6. Building Multicultural Residential Communities: A Model for Training Student Staff

    Science.gov (United States)

    Petryk, Taryn; Thompson, Monita C.; Boynton, Trelawny

    2013-01-01

    The growing diversity and changing demographics within the United States increases the importance of students developing skills to engage across identity difference. The purpose of this chapter is to describe how a pre-employment course for student staff members is used as a multicultural intervention training to provide students with the…

  7. Is There "Life" after "Modelling"? Student Conceptions of Mathematics

    Science.gov (United States)

    Houston, Ken; Mather, Glyn; Wood, Leigh N.; Petocz, Peter; Reid, Anna; Harding, Ansie; Engelbrecht, Johann; Smith, Geoff H.

    2010-01-01

    We have been investigating university student conceptions of mathematics over a number of years, with the goal of enhancing student learning and professional development. We developed an open-ended survey of three questions, on "What is mathematics" and two questions about the role of mathematics in the students' future. This…

  8. WIL Curriculum Design and Student Learning: A Structural Model of Their Effects on Student Satisfaction

    Science.gov (United States)

    Smith, Calvin; Worsfold, Kate

    2014-01-01

    With the increasing adoption of work-integrated learning (WIL) as a feature of curricula, the idea of student satisfaction takes on a new dimension--students' experiences on placement are not routinely under the control of university academic staff, yet universities will ultimately be held responsible for the quality of students'…

  9. WIL Curriculum Design and Student Learning: A Structural Model of Their Effects on Student Satisfaction

    Science.gov (United States)

    Smith, Calvin; Worsfold, Kate

    2014-01-01

    With the increasing adoption of work-integrated learning (WIL) as a feature of curricula, the idea of student satisfaction takes on a new dimension--students' experiences on placement are not routinely under the control of university academic staff, yet universities will ultimately be held responsible for the quality of students' placement…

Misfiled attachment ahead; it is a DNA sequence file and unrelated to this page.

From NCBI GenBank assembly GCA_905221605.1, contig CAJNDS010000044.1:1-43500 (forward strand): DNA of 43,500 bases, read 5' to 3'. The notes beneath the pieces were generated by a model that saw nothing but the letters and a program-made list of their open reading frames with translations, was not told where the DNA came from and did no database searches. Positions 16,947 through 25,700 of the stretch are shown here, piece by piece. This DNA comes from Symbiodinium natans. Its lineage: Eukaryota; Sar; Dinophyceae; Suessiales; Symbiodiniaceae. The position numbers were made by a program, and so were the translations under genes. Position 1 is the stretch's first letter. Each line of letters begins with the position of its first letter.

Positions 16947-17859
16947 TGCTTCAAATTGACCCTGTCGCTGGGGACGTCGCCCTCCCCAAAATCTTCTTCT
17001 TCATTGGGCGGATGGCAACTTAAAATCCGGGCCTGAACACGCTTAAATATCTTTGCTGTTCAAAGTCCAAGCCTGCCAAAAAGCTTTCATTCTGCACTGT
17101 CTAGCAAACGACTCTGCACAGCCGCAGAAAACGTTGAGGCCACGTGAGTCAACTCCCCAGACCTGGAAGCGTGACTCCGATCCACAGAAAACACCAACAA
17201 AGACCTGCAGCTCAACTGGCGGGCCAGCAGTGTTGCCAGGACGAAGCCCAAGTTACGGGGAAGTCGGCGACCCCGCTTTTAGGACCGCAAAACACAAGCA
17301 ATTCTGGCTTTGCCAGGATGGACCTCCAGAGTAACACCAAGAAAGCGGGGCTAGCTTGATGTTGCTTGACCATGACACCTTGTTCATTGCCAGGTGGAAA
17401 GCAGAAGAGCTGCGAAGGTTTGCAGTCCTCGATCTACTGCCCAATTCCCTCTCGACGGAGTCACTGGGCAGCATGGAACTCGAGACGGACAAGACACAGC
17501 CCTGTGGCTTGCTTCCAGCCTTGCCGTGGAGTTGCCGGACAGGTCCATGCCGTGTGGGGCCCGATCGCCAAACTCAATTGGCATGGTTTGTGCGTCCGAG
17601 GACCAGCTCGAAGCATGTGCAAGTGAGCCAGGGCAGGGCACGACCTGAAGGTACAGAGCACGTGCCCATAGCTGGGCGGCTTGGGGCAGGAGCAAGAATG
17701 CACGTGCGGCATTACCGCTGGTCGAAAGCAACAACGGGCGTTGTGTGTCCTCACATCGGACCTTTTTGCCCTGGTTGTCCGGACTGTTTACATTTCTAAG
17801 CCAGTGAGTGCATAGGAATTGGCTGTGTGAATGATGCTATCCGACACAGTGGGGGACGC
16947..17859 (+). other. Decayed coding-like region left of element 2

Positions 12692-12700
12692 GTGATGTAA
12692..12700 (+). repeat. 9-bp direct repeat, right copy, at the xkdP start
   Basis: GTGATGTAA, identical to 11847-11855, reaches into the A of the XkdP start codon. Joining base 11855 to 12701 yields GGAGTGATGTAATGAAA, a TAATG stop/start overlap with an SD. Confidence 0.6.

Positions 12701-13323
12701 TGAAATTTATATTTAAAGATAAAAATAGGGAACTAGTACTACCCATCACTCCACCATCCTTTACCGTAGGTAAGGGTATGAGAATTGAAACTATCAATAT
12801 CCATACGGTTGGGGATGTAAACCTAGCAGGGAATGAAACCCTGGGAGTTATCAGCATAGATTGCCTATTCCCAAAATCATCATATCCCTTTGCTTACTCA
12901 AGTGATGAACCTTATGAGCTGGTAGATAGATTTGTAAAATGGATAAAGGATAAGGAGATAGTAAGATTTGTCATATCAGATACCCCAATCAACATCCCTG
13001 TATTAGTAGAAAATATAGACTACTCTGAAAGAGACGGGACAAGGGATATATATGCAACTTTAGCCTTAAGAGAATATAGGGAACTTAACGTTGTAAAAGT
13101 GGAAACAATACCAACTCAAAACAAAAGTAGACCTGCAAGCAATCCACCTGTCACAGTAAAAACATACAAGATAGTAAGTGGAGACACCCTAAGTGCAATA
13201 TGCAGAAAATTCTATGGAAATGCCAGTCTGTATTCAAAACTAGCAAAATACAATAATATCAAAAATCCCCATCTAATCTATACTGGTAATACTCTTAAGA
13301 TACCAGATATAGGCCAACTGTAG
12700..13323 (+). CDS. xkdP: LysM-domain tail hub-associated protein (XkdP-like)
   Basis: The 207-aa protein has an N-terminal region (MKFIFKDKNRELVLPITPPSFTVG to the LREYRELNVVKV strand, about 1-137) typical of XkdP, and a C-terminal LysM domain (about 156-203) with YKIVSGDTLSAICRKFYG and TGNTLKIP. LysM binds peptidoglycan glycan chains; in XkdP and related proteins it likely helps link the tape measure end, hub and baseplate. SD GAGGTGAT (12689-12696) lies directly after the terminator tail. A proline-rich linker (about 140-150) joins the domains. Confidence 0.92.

10. Investigating the Mediator role of Social Safeness on the Relationship between Forgiveness and Life Satisfaction

    Directory of Open Access Journals (Sweden)

    Umran Akin

    Full Text Available The aim of the present study is to examine the mediating effect of social safeness on the relationship between forgiveness and life satisfaction. Participants were 311 university students who completed a questionnaire package that included the Trait Forgiveness Scale, the Social Safeness and Pleasure Scale, and the Life Satisfaction Scale. According to the results, social safeness and life satisfaction were predicted positively by forgiveness. On the other hand, life satisfaction was predicted positively by social safeness. In addition, social safeness mediated on the relationship between forgiveness and life satisfaction. The results were discussed in the light of the related literature and dependent recommendations to the area were given.

  11. Constructs of Student-Centered Online Learning on Learning Satisfaction of a Diverse Online Student Body: A Structural Equation Modeling Approach

    Science.gov (United States)

    Ke, Fengfeng; Kwak, Dean

    2013-01-01

    The present study investigated the relationships between constructs of web-based student-centered learning and the learning satisfaction of a diverse online student body. Hypotheses on the constructs of student-centered learning were tested using structural equation modeling. The results indicated that five key constructs of student-centered…

  12. Student Modelling in an Intelligent Tutoring System for the Passive Voice of English Language

    Directory of Open Access Journals (Sweden)

    Dimitris Maras

    2000-01-01

    Full Text Available This paper describes an intelligent multimedia tutoring system for the passive voice of the English grammar. The system may be used to present theoretical issues about the passive voice and to provide exercises that the student may solve. The main focus of the tutor is on the student's error diagnosis process, which is performed by the student modelling component. When the student types the solution to an exercise, the system examines the correctness of the answer. If the student's answer has been erroneous it attempts to diagnose the underlying misconception of the mistake. In order to provide individualised help, the system holds a profile for every student, the long term student model. The student’s progress and his/her usual mistakes are recorded to this long term student model. This kind of information is used for the individualised error diagnosis of the student in subsequent sessions. In addition, the information stored about the student can also be used for the resolution of an arising ambiguity, as to what the underlying cause of a student error has been.